Dhanu (month)

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Dhanu, Dhanus or Dhanurmas (धनुर्मास) is a month in the Hindu calendar, Malayalam calendar and others.[1][2] It corresponds to the zodiacal sign of Sagittarius, and overlaps with approximately the second half of December and about the first half of January in the Gregorian calendar.[1]

Other names[edit]

In Vedic texts, the Dhanus month is called Sahas (IAST: Sahas), but in these ancient texts it has no zodiacal associations.[3] The solar month of Dhanu overlaps with its lunar month Pausha, in Hindu lunisolar calendars.[4][5] The Dhanu marks the winter season for the Indian subcontinent. It is preceded by the solar month of Vṛścik‌‌‌a, and followed by the solar month of Makara.[2]

The Dhanus month is called Margali in the Tamil Hindu calendar.[1] The ancient and medieval era Sanskrit texts of India vary in their calculations about the duration of Dhanus, just like they do with other months. For example, the Surya Siddhanta calculates the duration of Vrschika to be 29 days, 7 hours, 37 minutes and 36 seconds.[5] In contrast, the Arya Siddhanta calculates the duration of the Vrschika month to be 29 days, 8 hours, 24 minutes and 48 seconds.[5]

Dhanurmas or Dhanur Masa is also known by the names Chapa Mas, Kodanda Mas, Karmuka Mas etc. Chapa, Kodanda, Karmuka etc., in Sanskrit are synonyms of Dhanus; meaning a bow. It is the month of margashira and so also called Margazhi masam in Tamil. Lord Sri Krishna says in Bhagavad-gita, 'Maasanam Margashirshoham' ... meaning 'Among the months, I am Margashira'. Dhanurmasa is also called as Shoonya Masa because it is generally advised not to conduct anything other than godly and holy functions.

Astrological sign[edit]

Dhanu is also an astrological sign in Indian horoscope systems, corresponding to Sagittarius (astrology).[6]

Etymology and significance[edit]

This period of month is considered as highly auspicious for Vishnu devotees. Old Hindu scriptures have set apart this month to be completely focused on devotional activities. Other non-devotional activities (such as weddings, purchase of property etc.) are prohibited during this month so that attention can be given exclusively to the worship of God without any diversions. In South India, especially the Vaikunta Ekadasi, which falls during Dhanur Mas, attracts thousands of devotees. Temples conduct special pujas during this period.

Sri Krishna in Bhagavad Gita, says मासानां मार्गशीर्षोहम् 10.35. I manifest more in Margashirsha Maas among the different months in a year.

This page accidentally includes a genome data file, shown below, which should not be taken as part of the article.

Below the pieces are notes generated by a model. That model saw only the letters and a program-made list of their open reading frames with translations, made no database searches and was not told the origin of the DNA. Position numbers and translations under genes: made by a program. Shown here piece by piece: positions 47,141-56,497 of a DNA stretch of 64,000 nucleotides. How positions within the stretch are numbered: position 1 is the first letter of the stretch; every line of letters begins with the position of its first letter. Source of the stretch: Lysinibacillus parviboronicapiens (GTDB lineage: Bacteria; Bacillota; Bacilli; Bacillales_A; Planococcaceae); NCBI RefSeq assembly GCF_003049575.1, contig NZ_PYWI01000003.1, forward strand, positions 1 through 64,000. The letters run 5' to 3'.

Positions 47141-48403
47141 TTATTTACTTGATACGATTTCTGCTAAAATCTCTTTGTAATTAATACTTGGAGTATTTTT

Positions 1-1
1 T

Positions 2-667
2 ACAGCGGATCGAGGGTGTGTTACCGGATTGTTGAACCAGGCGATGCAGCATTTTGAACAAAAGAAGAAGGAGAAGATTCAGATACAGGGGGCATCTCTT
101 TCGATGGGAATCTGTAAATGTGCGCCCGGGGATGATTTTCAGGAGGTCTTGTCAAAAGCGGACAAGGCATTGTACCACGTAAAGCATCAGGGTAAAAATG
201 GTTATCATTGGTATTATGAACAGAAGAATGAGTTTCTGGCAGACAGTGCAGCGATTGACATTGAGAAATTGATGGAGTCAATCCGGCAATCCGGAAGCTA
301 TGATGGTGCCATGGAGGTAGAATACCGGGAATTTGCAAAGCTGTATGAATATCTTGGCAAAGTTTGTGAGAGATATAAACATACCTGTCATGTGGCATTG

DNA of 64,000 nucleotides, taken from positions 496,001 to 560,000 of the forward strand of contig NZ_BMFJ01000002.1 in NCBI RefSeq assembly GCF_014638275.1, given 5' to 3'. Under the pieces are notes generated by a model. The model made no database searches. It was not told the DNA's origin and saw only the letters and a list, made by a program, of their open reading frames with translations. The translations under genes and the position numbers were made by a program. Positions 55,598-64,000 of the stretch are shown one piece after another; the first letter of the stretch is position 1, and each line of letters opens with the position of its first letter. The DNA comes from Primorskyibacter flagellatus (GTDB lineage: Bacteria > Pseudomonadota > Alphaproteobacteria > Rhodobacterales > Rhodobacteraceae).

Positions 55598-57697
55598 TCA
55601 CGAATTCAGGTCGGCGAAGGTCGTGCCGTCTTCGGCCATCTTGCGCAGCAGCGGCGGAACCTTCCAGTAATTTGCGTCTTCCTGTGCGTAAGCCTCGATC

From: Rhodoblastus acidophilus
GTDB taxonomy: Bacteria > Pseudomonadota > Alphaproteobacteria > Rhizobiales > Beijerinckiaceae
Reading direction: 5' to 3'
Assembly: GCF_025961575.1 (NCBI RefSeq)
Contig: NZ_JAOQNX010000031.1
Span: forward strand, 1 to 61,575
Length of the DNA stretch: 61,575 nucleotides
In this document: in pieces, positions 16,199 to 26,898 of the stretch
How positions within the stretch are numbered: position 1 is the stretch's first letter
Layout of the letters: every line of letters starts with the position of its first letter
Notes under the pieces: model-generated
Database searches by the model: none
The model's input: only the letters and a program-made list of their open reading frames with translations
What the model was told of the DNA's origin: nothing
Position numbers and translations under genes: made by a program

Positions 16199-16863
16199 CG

According to tradition, the Gods wake up early in the morning during the month of Dhanurmas. They perform special prayers to Sri Maha Vishnu during the auspicious period of "Brahm Muhurta", which is one and a half hours before sunrise. During this month, devotees offer prayers to the Lord very early in the morning. The month of Dhanurmas is considered a very special month for performing Puja of Vishnu.

Dhanurmas Phal Shruti: Worshiping Vishnu on a single day during this auspicious period is equal to worshiping Vishnu with devotion for 1000 years. Every single step taken towards the nearby lake, river etc. for morning dip during this month brings forth merit equal to performing an Ashvamedha Yaga.

During this period the sun is in the Sagittarius or "धनु राशि",[7] the period when the sun passes from Sagittarius to Capricorn or "मकर राशि" is considered as a period of scarcity to the plenty in India.[8] Feeding or giving alms to the deserving poor and Brahmins during this period is believed to confer great merit i.e. Punya.[9]

Other uses[edit]

Dhanus is also the second month in the Darian calendar for the planet Mars, when the Sun traverses the eastern sector of the constellation Sagittarius as seen from Mars.


  1. 1.0 1.1 1.2 James G. Lochtefeld (2002). The Illustrated Encyclopedia of Hinduism: A-M, N-Z (Vol 1 & 2). The Rosen Publishing Group. pp. 425. ISBN 978-0-8239-3179-8.
  2. 2.0 2.1 Robert Sewell; Śaṅkara Bālakr̥shṇa Dīkshita (1896). The Indian Calendar. S. Sonnenschein & Company. pp. 5–11, 23–29.
  3. Nachum Dershowitz; Edward M. Reingold (2008). Calendrical Calculations. Cambridge University Press. pp. 123–128. ISBN 978-0-521-88540-9.
  4. Christopher John Fuller (2004). The Camphor Flame: Popular Hinduism and Society in India. Princeton University Press. pp. 291–293. ISBN 978-0-69112-04-85.
  5. 5.0 5.1 5.2 Robert Sewell; Śaṅkara Bālakr̥shṇa Dīkshita (1896). The Indian Calendar. S. Sonnenschein & Company. pp. 10–11.
  6. Bangalore V. Raman (2003). Studies in Jaimini Astrology. Motilal Banarsidass. pp. 10–19. ISBN 978-81-208-1397-7.
  7. Jackson, A. M. T (2007). Folk Lore Notes. pp. ix.
  8. Andhra Pradesh. Vol. 13. Andhra Pradesh (India) Department of Information and Public Relations. 1969. p. 45.
  9. Chalapati Rao, Gudlavalleti Venkata (1983). Sri Venkatachala, its glory. Tirumalai-Tirupati Devasthanam. p. 83.